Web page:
Intel infringed Intergraph patents —US Court

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SAN FRANCISCO: Intel Corp.'s Itanium and Itanium 2 microprocessors use technology developed by computer-service firm Intergraph Corp., a judge ruled on Thursday, a decision that could cost the world's biggest semiconductor manufacturer as much as $250 million.

The PIC technology is used in Intel's Itanium chips, which are designed for high-end, heavy-duty computing, and crunch data in 64-bit chunks compared with 32-bit chunks crunched by Intel's Pentium processors. In his ruling, Judge T. John Ward of the U.S. District Court for the Eastern District of Texas, in Marshall, Texas, found that both Intergraph's patents are "valid and enforceable."

"Intel respectfully disagrees with the judge's ruling," said Intel spokesman Chuck Mulloy. He said that the ruling is not yet final, and Intel plans to file a motion for reconsideration. If Intel does not prevail there, Mulloy said Intel plans to appeal Judge Ward's decision.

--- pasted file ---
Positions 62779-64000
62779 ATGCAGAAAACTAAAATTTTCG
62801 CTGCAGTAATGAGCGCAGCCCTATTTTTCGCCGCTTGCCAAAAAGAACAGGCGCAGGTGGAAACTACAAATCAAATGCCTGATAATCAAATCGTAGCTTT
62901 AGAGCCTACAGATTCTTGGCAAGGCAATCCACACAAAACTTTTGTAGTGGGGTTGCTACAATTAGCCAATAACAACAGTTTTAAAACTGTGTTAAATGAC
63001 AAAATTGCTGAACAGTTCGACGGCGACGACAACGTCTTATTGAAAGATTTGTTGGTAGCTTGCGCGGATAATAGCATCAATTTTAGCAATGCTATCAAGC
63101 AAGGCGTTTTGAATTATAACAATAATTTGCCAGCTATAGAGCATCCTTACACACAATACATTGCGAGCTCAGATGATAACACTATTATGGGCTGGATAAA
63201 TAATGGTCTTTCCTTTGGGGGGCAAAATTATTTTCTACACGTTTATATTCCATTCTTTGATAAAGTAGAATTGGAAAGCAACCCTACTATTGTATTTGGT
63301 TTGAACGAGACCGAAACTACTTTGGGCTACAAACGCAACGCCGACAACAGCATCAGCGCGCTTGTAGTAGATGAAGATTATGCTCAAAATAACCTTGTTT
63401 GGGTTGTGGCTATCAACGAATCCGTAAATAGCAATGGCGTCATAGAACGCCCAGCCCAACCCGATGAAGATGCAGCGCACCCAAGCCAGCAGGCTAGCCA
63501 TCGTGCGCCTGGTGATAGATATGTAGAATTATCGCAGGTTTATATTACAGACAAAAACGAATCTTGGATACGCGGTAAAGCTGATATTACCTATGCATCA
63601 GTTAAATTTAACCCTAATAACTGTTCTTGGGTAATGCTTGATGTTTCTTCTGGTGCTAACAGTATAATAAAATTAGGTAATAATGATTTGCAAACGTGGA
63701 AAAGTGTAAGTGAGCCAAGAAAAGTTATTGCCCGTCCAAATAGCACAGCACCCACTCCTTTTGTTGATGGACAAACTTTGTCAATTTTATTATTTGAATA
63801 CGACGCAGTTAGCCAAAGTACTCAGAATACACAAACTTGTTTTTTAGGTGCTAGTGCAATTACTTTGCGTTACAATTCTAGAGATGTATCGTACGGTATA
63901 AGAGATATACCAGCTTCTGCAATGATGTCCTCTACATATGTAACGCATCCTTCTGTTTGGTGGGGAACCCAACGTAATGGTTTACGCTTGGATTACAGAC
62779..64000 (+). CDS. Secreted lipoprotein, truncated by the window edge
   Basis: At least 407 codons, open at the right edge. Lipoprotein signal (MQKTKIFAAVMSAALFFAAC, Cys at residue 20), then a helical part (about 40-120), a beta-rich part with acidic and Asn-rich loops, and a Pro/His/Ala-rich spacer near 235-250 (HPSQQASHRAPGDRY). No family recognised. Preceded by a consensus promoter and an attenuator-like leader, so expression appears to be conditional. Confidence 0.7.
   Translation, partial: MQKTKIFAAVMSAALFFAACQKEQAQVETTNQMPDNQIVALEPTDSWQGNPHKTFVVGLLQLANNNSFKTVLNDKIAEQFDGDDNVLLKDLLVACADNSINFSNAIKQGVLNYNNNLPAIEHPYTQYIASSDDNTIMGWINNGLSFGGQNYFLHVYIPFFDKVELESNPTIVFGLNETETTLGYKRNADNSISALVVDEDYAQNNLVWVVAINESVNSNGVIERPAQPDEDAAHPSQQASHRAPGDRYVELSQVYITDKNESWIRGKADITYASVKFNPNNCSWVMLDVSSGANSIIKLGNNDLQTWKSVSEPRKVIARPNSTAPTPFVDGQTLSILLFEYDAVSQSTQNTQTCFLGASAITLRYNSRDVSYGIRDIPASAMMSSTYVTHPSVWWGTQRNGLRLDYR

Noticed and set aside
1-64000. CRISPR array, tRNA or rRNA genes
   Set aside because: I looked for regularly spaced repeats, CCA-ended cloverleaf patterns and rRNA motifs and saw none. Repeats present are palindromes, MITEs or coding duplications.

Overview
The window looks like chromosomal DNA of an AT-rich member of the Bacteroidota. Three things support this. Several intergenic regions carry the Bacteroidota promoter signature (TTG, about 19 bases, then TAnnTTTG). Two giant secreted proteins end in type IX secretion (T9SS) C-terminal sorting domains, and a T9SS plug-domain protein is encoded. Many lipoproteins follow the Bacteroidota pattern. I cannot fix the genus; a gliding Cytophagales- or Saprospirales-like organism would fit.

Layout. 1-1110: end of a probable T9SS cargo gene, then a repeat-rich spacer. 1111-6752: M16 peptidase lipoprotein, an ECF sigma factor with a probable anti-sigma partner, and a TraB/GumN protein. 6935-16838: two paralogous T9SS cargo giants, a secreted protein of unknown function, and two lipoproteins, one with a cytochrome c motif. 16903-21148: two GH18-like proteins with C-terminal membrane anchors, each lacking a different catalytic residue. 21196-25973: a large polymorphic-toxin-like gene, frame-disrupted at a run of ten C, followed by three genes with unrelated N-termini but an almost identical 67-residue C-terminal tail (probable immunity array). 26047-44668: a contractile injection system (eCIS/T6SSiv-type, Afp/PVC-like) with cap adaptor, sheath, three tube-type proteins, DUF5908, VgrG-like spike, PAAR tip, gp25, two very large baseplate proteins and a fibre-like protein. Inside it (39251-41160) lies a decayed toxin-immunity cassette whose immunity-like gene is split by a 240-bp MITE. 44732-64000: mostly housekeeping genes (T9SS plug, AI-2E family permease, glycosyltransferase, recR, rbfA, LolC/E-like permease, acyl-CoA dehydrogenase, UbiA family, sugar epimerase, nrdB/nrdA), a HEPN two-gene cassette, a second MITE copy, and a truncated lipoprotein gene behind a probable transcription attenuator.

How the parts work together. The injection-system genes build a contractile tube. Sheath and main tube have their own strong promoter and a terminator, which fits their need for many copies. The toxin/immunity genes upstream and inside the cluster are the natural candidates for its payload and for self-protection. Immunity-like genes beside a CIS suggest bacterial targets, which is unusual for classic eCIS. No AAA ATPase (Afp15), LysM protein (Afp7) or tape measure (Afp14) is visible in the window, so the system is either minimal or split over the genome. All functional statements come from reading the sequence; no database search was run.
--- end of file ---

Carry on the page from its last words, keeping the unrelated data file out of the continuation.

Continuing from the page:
Intel had settled in April 2002 a 1997 Integraph suit for $300 million relating to alleged patent infringement by Intel on Intergraph's Clipper-chip technology allegedly used in Intel's 32-bit Pentium chips. As part of that settlement, both sides agreed to break off the allegations related to 64-bit technology and try that case separately.

"This ruling validates Intergraph's patents, and paves the way for Intergraph's intellectual property division to actively pursue open licensing with others throughout the consumer electronics and computer industries," said Intergraph Chairman and Chief Executive Jim Taylor in a statement.

If Intel loses the motion for consideration, it must pay $150 million to Intergraph, under the terms of the April settlement, Mulloy said. If Intel appeals and loses, it must pay an additional $100 million to license Intergraph's technology. If it prevails on appeal, Intel will pay nothing, yet also receive a license to Intergraph's PIC technology covered by the two patents at issue, Mulloy said.

© Reuters